Honda positions its Crosstour somewhere between a Pilot and a theoretical Accord wagon. We say theoretical because while the Crosstour is very much a car, its crossover SUV cues are aimed at active folks who want more style, sportiness, and utility than the regular Accord has to offer.
Bodystyle: Crossover SUV
Engine: 3.5L V-6
Transmission: 5-speed automatic
Models: EX, EX-L, EX-L with Navigation
What's in a name, Honda? The car officially loses the "Accord" part of its "Accord Crosstour" name, and sets off on its own badge. Standard equipment now includes Bluetooth, automatic headlights, and USB audio input. For 2012, the Crosstour gets two new shades of blue and a tweaked shade of red.
The Crosstour does look better in person, but that's damning with faint praise -- the awkward, bulbous front end hangs heavily over the front wheels, and the rear coupe-like profile seems like it belongs on another car. The surface treatment is well-executed, but the car's proportions leave much to be desired. It will certainly get people's attention, however, and for some, that's good enough.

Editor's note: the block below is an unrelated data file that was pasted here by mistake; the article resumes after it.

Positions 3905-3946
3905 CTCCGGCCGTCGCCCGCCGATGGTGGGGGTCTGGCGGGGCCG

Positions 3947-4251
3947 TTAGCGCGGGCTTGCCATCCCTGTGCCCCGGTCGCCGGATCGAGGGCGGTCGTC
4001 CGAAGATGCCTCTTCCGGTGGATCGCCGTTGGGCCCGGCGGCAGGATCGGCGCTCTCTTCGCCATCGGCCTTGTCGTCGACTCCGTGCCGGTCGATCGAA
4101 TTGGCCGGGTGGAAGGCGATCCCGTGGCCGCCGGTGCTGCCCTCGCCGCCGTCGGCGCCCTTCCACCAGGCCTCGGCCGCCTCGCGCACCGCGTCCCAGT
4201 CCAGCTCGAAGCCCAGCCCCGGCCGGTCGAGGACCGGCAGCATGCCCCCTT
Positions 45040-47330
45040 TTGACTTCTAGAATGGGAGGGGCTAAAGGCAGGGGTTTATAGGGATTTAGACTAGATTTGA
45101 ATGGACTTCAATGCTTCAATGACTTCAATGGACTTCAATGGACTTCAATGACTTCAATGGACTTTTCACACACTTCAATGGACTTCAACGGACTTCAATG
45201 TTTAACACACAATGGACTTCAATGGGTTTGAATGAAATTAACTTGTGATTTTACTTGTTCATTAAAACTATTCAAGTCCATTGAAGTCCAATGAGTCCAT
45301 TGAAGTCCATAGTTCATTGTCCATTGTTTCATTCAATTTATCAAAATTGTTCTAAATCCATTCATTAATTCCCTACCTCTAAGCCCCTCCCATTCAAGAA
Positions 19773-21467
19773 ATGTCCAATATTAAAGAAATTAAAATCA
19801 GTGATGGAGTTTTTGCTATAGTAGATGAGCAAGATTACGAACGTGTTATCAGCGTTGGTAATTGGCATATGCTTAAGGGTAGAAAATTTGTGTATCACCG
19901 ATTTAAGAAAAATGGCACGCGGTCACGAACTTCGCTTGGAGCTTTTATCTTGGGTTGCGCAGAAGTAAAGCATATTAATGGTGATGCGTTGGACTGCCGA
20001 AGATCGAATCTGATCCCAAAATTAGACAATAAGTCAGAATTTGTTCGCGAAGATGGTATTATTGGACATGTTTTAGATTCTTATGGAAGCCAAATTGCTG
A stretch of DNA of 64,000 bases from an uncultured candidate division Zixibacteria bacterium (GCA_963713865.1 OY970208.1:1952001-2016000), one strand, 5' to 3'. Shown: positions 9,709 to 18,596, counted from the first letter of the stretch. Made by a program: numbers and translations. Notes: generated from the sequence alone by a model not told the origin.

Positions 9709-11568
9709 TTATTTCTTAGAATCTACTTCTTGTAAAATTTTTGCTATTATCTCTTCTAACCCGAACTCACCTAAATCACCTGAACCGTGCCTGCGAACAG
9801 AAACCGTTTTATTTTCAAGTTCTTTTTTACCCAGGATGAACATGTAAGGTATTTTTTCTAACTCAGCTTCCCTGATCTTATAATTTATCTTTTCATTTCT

The interior shares almost everything with a top-of-the-line Accord, and comes well-appointed with automatic dual-zone climate controls, Bluetooth, satellite radio, and leather seats. The navigation system, unfortunately, is still shared with the Accord's. Although it'll get you to your destination just fine, the low-res display brings back memories of Windows 98.
Performance & Handling
The Crosstour's independent multi-link rear suspension gives it a healthy balance between comfort and handling, but there's a lot of weight to hustle around. The five-speed auto has an exclusive rev-matching feature, but still seems outdated with six-, seven-, and even eight-speed transmissions on the market. The 271-horsepower V-6 has plenty of power to keep things fun at impromptu stoplight drags, yet it can cruise on only three cylinders to conserve fuel and return a combined rate of 21 mpg.
Dual front, front-side, and side curtain airbags come standard, as do driver and front passenger active head restraints, stability/traction control and brakes with anti-lock control, electronic brake-force distribution, and brake assist.
EPA Fuel Economy
FWD: 18 mpg city/27 mpg highway
AWD: 18 mpg city/26 mpg highway
- Stylish interior
Smooth and quiet ride
Loaded standard equipment
You Won't Like
- Goofy, awkward styling
Compromised cargo area
Drives better than it looks
If You Like This Vehicle
- Nissan Murano